With visibly heightened security, the Mackinac Bridge Walk turned 60 years on Labour Day 2017. Michigan State Troopers, The Sheriffs Department, U.S. Homeland Security, and The U.S. Coast Guard were part of a large security perimeter. Even Great Lake Freighters were held back from passing through the Straits of Mackinaw until the walk was completed.
Michigan State Troopers were dispatched all along the 5 mile span of the bridge – and a few miles north and south of the bridge along I-75. In previous years, The National Guard were present and served in an honorary capacity.
The Mackinac Bridge Authority state around 25,000 people took part in the annual Labor Day walk across the Mackinac Bridge during which all traffic was halted for the first time as a security precaution. From 6:30 am until noon, the Mackinac Bridge was closed to all vehicle traffic except shuttles and security personnel.
The Mackinac Bridge Authority says the number of participants Monday, Sept. 4th, 2017 was on the lower end. Historically, between 30,000 and 60,000 people take part. Despite more buses and quicker turnaround, some people were not able to board buses prior to 10 a.m. to participate in the walk.
In 2016, the Mackinac Bridge Authority had 88 official shuttle buses, compared to 127 this year. Having the bridge closed to traffic allowed the buses to deliver walkers to the starting line in about 20 minutes, compared to 45 minutes in past years.
While multiple-mile backups on US-2 and I-75 did not materialize during the closure for the Mackinac Bridge Annual Walk, the event was not without disappointments for some.
“Due to the closure of the bridge to most public traffic, we needed to shorten the window of opportunity for people to start the walk. Unfortunately, even with additional buses and quicker turnaround time for shuttle trips, some people were still unable to participate,” said MBA Executive Secretary Bob Sweeney. “Making sure that doesn’t happen again will be a priority for next year. We apologize to anyone who did not get to make their walk as planned.”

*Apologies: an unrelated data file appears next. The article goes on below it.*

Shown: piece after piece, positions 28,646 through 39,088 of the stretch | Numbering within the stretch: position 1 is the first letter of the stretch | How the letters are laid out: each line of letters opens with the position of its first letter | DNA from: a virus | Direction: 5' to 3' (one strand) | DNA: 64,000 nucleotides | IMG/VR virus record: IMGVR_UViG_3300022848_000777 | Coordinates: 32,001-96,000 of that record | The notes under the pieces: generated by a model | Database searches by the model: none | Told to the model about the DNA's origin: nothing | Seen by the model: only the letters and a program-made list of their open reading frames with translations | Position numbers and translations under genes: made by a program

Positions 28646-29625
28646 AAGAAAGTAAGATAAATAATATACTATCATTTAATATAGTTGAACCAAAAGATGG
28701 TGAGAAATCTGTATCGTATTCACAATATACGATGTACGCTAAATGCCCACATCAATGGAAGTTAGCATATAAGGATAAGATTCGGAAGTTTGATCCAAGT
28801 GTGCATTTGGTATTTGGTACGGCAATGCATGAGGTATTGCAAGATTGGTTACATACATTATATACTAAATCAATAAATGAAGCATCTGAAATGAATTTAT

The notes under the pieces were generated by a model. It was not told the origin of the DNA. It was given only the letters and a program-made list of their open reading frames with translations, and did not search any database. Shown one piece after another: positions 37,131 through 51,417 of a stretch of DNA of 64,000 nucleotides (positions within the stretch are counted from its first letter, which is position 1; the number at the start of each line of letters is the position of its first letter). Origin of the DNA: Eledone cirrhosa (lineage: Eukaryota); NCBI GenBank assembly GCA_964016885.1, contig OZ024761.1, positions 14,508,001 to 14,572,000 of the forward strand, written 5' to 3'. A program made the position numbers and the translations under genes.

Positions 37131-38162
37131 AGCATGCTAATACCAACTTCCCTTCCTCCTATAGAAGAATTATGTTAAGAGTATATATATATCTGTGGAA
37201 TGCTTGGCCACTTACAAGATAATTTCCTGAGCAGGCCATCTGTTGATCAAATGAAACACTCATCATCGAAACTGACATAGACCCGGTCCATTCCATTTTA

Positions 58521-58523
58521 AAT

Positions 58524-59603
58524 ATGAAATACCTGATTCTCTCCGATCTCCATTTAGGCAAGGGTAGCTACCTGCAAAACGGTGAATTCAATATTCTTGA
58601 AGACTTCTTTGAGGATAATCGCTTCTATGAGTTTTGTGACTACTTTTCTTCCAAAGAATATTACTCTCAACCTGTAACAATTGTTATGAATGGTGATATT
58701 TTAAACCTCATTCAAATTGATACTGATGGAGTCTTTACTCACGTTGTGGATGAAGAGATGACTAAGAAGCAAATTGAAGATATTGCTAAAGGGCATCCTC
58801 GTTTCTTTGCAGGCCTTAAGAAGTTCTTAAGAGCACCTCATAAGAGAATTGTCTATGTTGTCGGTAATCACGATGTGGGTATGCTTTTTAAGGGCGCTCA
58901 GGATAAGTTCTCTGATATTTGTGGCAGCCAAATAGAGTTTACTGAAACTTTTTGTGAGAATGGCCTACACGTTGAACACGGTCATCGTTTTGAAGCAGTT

In addition to the usual school buses that shuttle walk participants, the MBA also secured the services of several charter buses to add to the fleet. In 2016, the MBA had 88 buses for the event, compared to nearly 130 this year. Additionally, the time it took each bus to load and transport passengers dropped from 45 minutes in past years to about 20 minutes this year, largely because the other lanes of the bridge were closed to traffic.
The shuttle buses brought walk participants from Mackinaw City to the start of the walk in St. Ignace, but also transported people who had already participated back to their cars in St. Ignace. While MBA and Michigan State Police (MSP) personnel began bringing people who had not yet walked to the head of the line for bus loading, not everyone was able to board a bus in time.
Because of the bridge closure and need to reopen to traffic, this was the first year with a firm scheduled end for the walk.
Michigan State Police and officials with the U.S. Department of Homeland Security advised the Mackinac Bridge Authority earlier in the year, that the bridge should be closed to public traffic during the walk.
In response, the MBA voted in May to close the bridge to public traffic from 6:30 a.m. to noon during the walk. MSP had additional troopers in the Straits area providing traffic control, inspections of the shuttle bus fleet, and patrols on both ends of the bridge.
“The safety and security of all participants was, and will always be, our first priority for the Annual Bridge Walk. We achieved that goal this year, and avoided the traffic backups that many had feared,” Sweeney said. “Closing the bridge to traffic was a major change, and we’ll continue working on how to improve it in the future.”
According to the MBA, there were no known threats targeting the Mackinac Bridge, however officials cited heightened security awareness about terrorist strikes for banning vehicle traffic on all four lanes this year.
Pedestrians cross the nearly 5-mile-long span that connects Michigan’s Upper and Lower peninsula. The walk started at around 6:30 a.m. and ended at around noon.